• The Somalis

    Columbus Monthly reports on the growing Somali diaspora and reveals that Columbus has become their "capital-in-exile." The story finds that "unlike other American municipalities that have found themselves inundated with Somali refugees, Columbus officials have responded to the challenge of assimilating new Somali population." The report describes Somalis as devout Muslims and sheds light on the shock and disillusionment they experience, when they leave a culture of modesty "for a rich American city like Columbus, where materialism reigns supreme..." The story also reveals that Somalis face "difficult encounters" with black Americans - opposite to their expectations - because of language and religion differences.
  • The Crescent and the Tricolor

    "France today has more Muslims than practicing Catholics, and couscous has arguably become the country's national food."
  • Locked Up Tight

    About 3,000 detainees sit in U.S. jails for months or years in indefinite detention, some of whom detained on secret evidence. They are entrapped in a Catch-22 of immigration law: they don't qualify for entry to this country, but there is nowhere else to send them. More than 90 percent of all immigrants detained through use of secret evidence are Muslims of Arabic descent.
  • Just Another Evening in Kashmir

    Mishra explains the circumstances surrounding the murders of 35 Sikhs at Chattisinghpora in Kashmir, an area India and Pakistan have been fighting over for years. This massacre occurred days before President Clinton's historic visit to India. Following the murders, Mishra discovers, five, tall, well-built Muslim men were taken into custody, presumably by members of the Indian Army. Those five men were killed by the Indian Army in what the army called an encounter with the Muslim guerrillas responsible for the Chattisinghpora murders. However, Mishra finds that those men had no connection to the murders. Mishra suggests that Indian intelligence officers killed the innocent Sikhs -- and later the Muslims -- in order to make Pakistan look responsible for the Chattisinghpora murders. Mishra says India intelligence was hoping the media coverage of the murders would influence Clinton's stance on Pakistan.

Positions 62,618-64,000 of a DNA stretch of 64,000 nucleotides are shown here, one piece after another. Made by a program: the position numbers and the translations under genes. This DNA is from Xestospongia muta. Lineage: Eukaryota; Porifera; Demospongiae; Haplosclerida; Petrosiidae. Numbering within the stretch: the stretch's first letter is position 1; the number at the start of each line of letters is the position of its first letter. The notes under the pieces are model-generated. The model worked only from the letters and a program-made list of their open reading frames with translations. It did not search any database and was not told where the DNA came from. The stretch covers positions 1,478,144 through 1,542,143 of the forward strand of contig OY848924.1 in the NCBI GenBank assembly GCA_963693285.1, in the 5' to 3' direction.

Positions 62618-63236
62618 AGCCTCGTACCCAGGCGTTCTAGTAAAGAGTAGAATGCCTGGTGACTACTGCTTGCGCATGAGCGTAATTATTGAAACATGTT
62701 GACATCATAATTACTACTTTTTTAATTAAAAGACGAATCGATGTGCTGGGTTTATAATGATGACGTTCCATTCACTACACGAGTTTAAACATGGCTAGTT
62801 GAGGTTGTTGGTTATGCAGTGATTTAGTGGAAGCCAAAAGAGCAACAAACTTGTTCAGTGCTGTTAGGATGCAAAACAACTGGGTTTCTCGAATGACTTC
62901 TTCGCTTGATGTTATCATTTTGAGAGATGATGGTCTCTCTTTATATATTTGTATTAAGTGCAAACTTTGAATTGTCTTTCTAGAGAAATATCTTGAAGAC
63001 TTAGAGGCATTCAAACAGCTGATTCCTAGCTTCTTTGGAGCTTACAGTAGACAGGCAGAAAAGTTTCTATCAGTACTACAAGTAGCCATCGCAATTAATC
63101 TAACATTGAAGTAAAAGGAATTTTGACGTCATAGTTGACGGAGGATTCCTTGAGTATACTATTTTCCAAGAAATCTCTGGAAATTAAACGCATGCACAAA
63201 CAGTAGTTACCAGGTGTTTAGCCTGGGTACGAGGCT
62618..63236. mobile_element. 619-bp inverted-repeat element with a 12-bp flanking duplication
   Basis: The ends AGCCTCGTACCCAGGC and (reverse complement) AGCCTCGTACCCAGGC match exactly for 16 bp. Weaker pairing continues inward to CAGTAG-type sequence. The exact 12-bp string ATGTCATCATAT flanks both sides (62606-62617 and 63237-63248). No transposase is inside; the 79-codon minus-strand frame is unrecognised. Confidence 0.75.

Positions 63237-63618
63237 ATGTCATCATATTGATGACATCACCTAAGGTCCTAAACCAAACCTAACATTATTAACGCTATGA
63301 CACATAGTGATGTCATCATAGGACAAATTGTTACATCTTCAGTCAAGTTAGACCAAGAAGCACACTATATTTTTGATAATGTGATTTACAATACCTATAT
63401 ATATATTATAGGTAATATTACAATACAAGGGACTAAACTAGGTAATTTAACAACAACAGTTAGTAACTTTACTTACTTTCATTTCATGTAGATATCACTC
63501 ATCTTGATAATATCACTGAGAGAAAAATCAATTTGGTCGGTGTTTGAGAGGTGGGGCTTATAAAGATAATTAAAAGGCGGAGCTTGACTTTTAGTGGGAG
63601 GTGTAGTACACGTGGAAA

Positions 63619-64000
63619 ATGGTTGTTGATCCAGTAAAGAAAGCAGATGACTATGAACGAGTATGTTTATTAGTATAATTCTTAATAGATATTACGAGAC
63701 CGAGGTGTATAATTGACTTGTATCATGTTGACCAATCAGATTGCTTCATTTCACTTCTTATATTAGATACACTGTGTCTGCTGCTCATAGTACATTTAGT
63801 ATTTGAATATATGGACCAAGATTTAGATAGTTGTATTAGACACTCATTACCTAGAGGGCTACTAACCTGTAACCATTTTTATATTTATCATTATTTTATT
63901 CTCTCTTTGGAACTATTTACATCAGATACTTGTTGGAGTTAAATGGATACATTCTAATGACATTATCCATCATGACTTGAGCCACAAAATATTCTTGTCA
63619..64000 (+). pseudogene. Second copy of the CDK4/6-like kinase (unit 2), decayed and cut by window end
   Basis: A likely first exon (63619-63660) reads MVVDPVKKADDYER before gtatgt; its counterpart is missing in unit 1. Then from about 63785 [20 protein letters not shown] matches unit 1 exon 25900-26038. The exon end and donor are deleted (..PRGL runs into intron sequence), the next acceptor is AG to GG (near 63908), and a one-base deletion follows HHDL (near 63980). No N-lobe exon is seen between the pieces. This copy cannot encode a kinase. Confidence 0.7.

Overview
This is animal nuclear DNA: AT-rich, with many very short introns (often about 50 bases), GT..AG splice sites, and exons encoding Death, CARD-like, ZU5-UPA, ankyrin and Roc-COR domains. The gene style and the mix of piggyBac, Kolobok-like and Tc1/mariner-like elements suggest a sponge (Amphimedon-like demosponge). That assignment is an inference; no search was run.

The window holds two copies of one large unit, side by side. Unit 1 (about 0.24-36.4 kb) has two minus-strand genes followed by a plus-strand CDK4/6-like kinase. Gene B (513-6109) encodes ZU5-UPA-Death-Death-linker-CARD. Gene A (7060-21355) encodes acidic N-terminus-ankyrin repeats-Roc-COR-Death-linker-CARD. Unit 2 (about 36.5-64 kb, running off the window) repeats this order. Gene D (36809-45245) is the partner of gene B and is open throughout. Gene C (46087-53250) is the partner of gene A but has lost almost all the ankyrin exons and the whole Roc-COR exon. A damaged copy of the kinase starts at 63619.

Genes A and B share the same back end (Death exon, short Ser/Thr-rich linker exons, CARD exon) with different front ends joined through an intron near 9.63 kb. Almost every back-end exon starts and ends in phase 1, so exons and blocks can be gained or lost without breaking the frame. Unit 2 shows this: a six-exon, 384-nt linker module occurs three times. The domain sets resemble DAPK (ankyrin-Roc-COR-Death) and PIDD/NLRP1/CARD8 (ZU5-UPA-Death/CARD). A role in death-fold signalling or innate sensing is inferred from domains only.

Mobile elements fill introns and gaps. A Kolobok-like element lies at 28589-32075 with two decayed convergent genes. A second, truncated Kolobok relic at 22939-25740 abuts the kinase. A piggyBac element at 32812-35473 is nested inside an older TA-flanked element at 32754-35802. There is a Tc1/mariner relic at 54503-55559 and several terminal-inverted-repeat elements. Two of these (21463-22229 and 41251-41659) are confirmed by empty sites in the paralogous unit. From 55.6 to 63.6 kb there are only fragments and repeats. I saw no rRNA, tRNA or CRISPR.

• Shame of Srebrenica

    CBS News reports about "the single worst war crime of the Bosnia war: the Serb massacre of approximately 8 thousand Muslims after the fall of Srebrenica in July 1995. It was the Serbs who murdered the Muslims, but our troubling story focuses on the shame that has fallen on a group of Dutch soldiers sent to Srebrenica as peacekeepers. They were sent by the UN to stop the threat of an attack by the Serbs, ... but when Srebrenica fell.. the Dutch handed over the Muslim people of the town to Serb troops commanded by General Ratko Mladic..."
  • (Untitled)

    ABC World News Tonight is there when Bosnian Muslims dig up a hillside gravesite where 23 men, women and children from the village of Ljolici are believed to be buried. The people doing the digging know where to look because one of them was there on the night of the massacre. (Jan. 31, March 7, 18, 22, May 31, 1996)